Who knew? NYU has a has an academic department devoted to the study of games. The NYU Game Center is connected with–not surprisingly–The Tisch School of the Arts, and has a quest to study game playing as a “cultural form and game design as a creative practice.” I was in Manhattan last Thursday and stopped by the NYU Game Center to attend a discussion led by the school’s founder, Frank Lantz, and with faculty avatars Eric Zimmerman, Jesper Juul, and Katherine Isbister.
On my way to the lecture area in the Game Center’s sub-street level offices at 721 Broadway I passed students engaged in their problem sets, in this case, working out maneuvers for sword swirling samurai from their game consoles. As I learned later, games are serious business, and a topic worthy of academic focus.
It wasn’t difficult to sense, thought, that there’s still some residual embarrassment about this study of rules, levels, game personnas, and whether to put the sword in front of or behind the magic chalice. One of NYU’s accomplishments is actually to include the “g” word in their program–not necessarily the way other colleges refer to their programs.
This faculty conducts research and studies in areas related to human-machine interactions, apply their results in new game projects, and then feedback their experience into more research. It’s not all that dissimilar to a day-in-the-life of their colleagues in, say, computer science, engineering, architecture and other disciplines involving design skills and craft.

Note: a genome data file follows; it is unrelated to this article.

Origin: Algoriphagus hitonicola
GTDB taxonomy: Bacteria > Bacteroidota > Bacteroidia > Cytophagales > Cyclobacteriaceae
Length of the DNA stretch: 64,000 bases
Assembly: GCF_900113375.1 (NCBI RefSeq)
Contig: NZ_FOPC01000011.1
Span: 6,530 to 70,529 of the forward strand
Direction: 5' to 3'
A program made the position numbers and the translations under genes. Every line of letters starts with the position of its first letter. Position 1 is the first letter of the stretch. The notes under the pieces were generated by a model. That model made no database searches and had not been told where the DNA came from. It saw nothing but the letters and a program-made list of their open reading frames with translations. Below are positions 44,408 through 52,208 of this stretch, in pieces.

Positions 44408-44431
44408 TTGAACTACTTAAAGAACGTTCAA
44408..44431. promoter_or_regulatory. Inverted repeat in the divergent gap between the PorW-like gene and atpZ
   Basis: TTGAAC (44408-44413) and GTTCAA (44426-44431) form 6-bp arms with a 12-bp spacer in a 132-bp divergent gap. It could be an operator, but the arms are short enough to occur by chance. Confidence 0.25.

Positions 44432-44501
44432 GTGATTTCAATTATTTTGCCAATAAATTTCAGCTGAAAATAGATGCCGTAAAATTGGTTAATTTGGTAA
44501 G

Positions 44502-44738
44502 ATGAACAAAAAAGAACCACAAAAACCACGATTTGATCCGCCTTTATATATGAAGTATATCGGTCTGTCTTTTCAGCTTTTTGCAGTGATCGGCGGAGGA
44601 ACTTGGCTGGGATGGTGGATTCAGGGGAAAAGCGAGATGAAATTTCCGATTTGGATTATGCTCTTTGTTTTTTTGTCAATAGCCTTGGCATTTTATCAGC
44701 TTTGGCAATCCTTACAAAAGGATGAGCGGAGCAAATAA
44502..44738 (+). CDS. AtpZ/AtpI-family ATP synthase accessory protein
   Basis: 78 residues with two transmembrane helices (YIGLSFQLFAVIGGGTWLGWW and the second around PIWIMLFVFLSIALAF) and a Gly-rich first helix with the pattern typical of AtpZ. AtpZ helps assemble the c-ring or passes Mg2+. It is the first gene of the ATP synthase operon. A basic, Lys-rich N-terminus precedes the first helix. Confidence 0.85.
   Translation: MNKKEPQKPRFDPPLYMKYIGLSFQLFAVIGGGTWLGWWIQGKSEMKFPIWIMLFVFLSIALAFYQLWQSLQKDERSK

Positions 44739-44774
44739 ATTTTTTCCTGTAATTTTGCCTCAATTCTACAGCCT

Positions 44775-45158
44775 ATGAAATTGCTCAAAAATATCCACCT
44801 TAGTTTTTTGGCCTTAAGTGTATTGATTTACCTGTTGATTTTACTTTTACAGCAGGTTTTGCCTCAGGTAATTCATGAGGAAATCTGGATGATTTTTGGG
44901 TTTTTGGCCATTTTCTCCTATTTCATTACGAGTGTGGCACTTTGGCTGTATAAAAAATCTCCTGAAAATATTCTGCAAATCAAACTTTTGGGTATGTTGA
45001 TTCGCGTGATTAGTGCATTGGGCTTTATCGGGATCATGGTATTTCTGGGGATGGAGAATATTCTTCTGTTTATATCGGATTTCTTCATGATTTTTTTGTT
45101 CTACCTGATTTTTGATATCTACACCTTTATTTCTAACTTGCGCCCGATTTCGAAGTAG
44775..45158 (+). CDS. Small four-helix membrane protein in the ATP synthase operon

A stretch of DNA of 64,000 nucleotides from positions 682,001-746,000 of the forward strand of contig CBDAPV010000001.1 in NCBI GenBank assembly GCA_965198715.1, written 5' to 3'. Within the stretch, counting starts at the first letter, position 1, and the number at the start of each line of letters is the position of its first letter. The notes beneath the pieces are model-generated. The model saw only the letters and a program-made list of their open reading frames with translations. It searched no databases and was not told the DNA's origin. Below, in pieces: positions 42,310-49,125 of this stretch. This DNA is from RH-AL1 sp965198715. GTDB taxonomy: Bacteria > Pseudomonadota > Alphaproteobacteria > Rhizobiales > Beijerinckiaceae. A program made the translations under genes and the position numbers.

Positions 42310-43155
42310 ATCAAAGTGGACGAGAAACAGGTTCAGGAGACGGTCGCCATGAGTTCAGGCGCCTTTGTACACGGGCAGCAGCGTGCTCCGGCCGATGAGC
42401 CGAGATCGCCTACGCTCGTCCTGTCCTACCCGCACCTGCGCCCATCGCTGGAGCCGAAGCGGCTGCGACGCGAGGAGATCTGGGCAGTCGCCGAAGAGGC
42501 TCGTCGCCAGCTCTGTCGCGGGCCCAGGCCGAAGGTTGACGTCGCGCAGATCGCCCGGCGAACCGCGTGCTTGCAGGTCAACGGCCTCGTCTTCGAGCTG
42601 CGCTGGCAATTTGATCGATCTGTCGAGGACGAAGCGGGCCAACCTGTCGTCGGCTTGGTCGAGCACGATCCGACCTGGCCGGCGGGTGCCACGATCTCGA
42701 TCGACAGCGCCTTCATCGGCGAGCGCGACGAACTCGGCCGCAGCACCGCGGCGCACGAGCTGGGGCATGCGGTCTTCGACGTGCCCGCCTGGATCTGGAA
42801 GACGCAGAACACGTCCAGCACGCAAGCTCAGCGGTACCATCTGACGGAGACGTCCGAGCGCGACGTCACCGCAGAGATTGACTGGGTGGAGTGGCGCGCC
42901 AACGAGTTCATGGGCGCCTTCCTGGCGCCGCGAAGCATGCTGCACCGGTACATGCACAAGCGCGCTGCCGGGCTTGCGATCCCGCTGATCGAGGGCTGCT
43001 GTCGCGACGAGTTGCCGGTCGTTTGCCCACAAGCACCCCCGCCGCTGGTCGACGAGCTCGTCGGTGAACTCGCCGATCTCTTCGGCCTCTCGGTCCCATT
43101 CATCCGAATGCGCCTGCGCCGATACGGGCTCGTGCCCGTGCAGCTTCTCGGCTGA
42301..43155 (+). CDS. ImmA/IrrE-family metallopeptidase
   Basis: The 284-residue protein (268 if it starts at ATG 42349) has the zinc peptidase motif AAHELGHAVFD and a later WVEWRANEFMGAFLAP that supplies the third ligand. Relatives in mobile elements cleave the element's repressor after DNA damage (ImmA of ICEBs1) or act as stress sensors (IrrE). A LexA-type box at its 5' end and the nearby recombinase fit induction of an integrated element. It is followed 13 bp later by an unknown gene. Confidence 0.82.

As Zimmerman put it, “I like to think about the games that are produced as the residue of an ongoing investigation into a number of issues I’m interested in.”
Some of these investigations involve, well just about everything in liberal arts–aesthetics, storytelling, psychology, mathematics, logic, history, and culture.
It was a little scary, though, when the gathered speakers lapsed in academic-ese, referring to games as mere artifacts of their interests.
Honestly, though, this faculty group does like making games. Zimmerman and Lantz ran GameLabs, an NYC-based game development group for many years, and Zimmerman is now involved with physical games–you can see some of his recent work here.
And even though the Game Center will be offering an MFA starting in Fall 2012, this group of professors actively debated the role of the academy in games. This then transformed into a discussion about walled scholarly communities as virtual worlds with their own rules, like a game, and our attraction to academic degrees is precisely because of its artificiality.
I left before the discussion about games as metaphors for life itself reached level 10. So … if you’re interested in game design and theory, and want to be around incredibly active minds, then the NYU Game Center is for you.